Laura Hattin, with the help of her parents, transformed a dilapidated 1920s property in Dutton Park, Brisbane, from what was dubbed the city’s worst house into a million-dollar gem. Purchased at auction for $665,000 in March 2019, the property required extensive renovations costing approximately $400,000.
Hattin, whose father is a builder, felt equipped to take on the project despite never having seen the property. She stated that the investment has paid off, with the property now valued at more than double its initial purchase price. Hattin expressed gratitude to her parents for their financial support and labor, as well as her father’s expertise.
The renovation process involved weeks of cleanup, including addressing structural issues and restoring damaged areas. Hattin emphasized the importance of preserving the original character of the house while replacing what was necessary. She shared her passion for old houses that have unique stories and charm, rather than opting for generic, cookie-cutter designs.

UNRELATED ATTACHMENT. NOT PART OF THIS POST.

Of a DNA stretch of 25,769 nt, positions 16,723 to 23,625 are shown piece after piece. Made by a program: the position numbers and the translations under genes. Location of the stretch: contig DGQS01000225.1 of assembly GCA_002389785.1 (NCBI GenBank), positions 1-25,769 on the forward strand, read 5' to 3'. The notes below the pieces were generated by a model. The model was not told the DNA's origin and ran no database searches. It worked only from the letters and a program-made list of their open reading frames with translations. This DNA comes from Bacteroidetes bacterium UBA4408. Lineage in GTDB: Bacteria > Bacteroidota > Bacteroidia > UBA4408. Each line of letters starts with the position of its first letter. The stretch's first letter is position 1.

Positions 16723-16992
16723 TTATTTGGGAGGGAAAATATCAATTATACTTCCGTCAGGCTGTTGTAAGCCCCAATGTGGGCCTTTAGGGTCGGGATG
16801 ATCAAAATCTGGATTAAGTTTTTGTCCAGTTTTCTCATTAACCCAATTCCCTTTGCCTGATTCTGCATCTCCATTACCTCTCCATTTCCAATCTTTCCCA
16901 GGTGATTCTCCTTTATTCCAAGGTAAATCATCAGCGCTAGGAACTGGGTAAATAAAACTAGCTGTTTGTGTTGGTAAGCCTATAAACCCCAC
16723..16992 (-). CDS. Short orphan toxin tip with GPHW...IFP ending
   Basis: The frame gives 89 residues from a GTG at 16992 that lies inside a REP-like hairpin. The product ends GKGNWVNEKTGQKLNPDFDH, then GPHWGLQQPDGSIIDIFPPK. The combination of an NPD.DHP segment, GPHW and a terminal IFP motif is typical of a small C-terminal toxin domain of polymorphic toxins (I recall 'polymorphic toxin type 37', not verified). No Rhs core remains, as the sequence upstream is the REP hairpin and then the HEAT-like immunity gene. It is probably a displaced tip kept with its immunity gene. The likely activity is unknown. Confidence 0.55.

This success story is not an isolated incident. Other properties in the area have undergone similar transformations, with crumbling homes becoming valuable assets after being rebuilt or replaced. The desirability of these locations, particularly those near the river, attracts landbankers and developers.
Although taking on a “mystery box” project can be daunting, the potential for significant returns makes it a worthwhile venture for many. Despite the challenges and risks associated with restoring dilapidated properties, success stories like Hattin’s serve as inspiration for those willing to take on the task.
– The Courier Mail, Lyndon Mechielsen
– The Courier Mail, Mark Cranitch